According to the Global Positioning System Standard Positioning Service Performance Standard (GPS SPS PS) [8], a satellite is considered to be faulty (major service failure) when the Line-of-Sight (LoS) projected error is greater than a Not-to-Exceed (NTE) threshold. This NTE is defined as NTE = 4.42 × IAURA, where IAURA stands for Integrity Assured URA, which is equal to the upper bound on the σ URA value, corresponding to the URA index broadcast by the GPS satellites. Indeed, the commitments of [8] state an upper bound of 1 × 10−5/sat/h probability of satellite fault, per satellite, per hour (which corresponds to a k-factor of 4.42 when considering a Gaussian distribution), and that major service faults will be flagged or removed with an average alarm delay of one hour (Mean Fault Duration) and a worst case of six hours. This implies an extreme upper bound P s a t ≤ 6 × 10−5/sat of probability that at any given time a satellite observation is faulty.
In the case of Galileo, the European GNSS (Galileo) Open Service Service Definition Document (OS SDD) [9] establishes that the expected value of the Galileo probability of Signal-in-Space (SIS) fault for future configurations of Galileo during the Full Operational Capability (FOC) service provision is P s a t = 6 × 10−5/sat, with NTE = 40 m. More recently, the Galileo program established a dedicated process involving the main actors, the European Commission (EC), European Space Agency (ESA), and European GNSS Agency (GSA), which is analyzing the Galileo performance to support the definition of the ARAIM concept and relative standards. The conclusions presented in the International Civil Aviation Organization (ICAO) Navigation Systems Panel (NSP) on April 2020 proposed a Galileo URA value that shall not exceed 6 m with P s a t lower than 3 × 10−5/sat, which leads to NTE = 4.17 × 6 = 25.04 m (k = 4.17 being the factor corresponding to the 3 × 10−5 probability for the Gaussian distribution). Moreover, it is considered with a probability P c o n s t lower than 1 × 10−4 that, at any given time, an observed subset of two or more satellites of Galileo constellation is faulty due to the same root cause [10].
The present work aims to characterize the performance of broadcast navigation data during the first years of initial Galileo IS OS.
Previous similar studies have been conducted for GPS in [11,12]. In this paper, we apply the methodology developed in such works to Galileo satellites, taking into account the specifications of the Galileo system.
The general approach to perform such studies consists of identifying potentially broadcast erroneous navigation data by comparing “consolidated” Receiver Independent Exchange (RINEX) format [13] broadcast navigation files with precise orbit and clock reference products that are considered the truth. Potential anomalies are then verified using measurements collected by a network of GNSS receivers at permanent stations. The consolidated RINEX navigation files are built by cross-checking messages from a large set of individual receivers to ensure that they are valid. This helps prevent the case where a receiver on a site has missing data or generates incorrect values.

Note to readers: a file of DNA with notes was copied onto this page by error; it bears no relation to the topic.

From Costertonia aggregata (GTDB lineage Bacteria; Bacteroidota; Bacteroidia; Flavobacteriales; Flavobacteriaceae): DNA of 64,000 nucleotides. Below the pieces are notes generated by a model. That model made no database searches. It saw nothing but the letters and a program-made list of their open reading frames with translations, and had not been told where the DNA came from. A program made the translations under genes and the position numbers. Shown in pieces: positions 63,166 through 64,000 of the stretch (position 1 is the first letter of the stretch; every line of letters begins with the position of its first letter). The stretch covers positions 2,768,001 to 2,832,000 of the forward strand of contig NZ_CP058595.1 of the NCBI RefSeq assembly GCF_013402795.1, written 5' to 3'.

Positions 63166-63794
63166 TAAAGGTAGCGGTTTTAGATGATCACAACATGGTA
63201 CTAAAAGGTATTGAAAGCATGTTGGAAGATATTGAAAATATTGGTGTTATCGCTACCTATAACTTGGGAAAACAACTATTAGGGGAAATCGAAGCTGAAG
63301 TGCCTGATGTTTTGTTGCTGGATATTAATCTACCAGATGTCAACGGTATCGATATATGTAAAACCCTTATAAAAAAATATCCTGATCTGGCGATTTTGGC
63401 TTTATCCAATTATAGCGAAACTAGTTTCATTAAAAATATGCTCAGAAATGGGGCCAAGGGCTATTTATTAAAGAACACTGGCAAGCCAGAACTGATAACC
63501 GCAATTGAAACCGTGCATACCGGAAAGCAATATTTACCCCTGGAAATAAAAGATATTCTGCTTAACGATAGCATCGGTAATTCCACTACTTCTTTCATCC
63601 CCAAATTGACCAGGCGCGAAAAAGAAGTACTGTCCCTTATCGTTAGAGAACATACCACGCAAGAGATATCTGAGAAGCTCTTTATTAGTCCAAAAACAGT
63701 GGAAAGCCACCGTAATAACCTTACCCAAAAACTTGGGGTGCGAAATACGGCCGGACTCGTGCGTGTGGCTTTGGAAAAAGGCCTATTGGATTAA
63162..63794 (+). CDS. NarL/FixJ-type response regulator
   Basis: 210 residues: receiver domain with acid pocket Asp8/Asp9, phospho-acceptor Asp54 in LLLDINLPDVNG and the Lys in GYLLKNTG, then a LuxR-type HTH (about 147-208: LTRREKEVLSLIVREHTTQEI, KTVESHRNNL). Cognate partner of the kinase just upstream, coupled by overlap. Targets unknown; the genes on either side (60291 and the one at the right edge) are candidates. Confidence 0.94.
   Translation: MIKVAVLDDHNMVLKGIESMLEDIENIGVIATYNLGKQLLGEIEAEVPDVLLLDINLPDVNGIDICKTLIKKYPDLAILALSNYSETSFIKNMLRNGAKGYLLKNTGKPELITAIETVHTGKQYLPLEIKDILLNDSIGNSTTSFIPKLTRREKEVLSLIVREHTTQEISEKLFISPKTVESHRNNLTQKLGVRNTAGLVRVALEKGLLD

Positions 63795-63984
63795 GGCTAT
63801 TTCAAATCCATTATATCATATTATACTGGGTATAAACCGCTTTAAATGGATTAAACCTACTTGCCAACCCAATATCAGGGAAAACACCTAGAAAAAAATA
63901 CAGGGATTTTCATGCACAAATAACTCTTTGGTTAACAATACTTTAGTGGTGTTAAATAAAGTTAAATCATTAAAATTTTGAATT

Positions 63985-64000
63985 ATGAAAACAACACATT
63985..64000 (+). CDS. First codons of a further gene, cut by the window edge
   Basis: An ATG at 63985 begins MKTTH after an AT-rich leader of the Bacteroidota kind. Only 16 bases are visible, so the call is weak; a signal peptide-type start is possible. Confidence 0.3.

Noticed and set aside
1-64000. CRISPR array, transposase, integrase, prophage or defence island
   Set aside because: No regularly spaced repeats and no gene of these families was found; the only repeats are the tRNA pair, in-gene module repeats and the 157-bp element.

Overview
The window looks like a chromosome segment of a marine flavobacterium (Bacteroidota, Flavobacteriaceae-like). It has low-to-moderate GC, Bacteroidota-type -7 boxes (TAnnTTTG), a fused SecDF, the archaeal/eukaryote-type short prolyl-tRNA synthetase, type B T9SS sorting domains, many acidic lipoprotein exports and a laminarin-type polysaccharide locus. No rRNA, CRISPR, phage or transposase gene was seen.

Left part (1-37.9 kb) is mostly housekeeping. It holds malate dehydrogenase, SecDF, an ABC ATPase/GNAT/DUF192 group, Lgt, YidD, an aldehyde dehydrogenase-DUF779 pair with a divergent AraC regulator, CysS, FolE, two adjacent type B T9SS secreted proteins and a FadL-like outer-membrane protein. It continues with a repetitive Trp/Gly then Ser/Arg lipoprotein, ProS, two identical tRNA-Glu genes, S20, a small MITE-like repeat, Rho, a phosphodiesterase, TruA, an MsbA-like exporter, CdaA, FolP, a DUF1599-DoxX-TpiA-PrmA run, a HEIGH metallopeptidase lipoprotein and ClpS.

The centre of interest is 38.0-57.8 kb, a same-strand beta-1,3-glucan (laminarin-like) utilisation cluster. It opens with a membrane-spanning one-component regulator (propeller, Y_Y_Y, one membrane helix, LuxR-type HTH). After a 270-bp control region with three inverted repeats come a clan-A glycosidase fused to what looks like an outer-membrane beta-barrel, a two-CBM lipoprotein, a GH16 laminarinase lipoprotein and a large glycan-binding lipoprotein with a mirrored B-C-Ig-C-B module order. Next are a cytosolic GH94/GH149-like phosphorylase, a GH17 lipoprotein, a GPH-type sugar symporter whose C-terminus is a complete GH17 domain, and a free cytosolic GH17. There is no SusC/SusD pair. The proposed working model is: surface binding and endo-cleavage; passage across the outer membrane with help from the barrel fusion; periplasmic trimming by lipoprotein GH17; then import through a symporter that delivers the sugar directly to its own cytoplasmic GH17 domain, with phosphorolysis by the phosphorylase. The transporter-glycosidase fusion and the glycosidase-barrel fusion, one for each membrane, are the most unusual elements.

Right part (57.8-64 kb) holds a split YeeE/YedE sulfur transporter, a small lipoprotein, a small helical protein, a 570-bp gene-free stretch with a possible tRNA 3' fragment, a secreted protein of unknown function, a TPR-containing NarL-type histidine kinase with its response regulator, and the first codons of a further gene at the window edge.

The present contribution investigates 43 months of Galileo broadcast navigation data, i.e., from 1 January 2017 to 31 July 2020. We analyze the observed error distribution and characterize the nominal ranging accuracy for each satellite. The probability of satellite failure, P s a t , and constellation failure, P c o n s t , is then estimated from the study of the detected satellite failure events. The GPS performance over the same period and over the last 10 years (2010–2020) is also evaluated to compare the Galileo results with a fully deployed and consolidated constellation.
The paper is organized as follows. After the Introduction section, Section 2 provides an overview of the methodology applied in this study, discussing particular details related to the upgrade of the Data Cleansing developed in [12] for GPS to process Galileo navigation data. Section 3 describes the data sets used and identifies some issues related to data processing. Section 4 analyses the observed error distribution, its Gaussian overbounding, and the events over a predefined threshold are identified. The characterization of the observed nominal accuracy is addressed in Section 5, where the mean value and 68th and 95th percentiles are derived. The detected Galileo satellite faults are identified in Section 6 and, based on the observation results, the average P s a t and P c o n s t are estimated. The paper ends with a summary of the main conclusions.

2. Anomaly Monitoring

The methodology applied in this work to identify potential satellite failures is described next, which involves three steps: Data Cleansing, Anomaly Detection, and Anomaly Verification.

2.1. Data Cleansing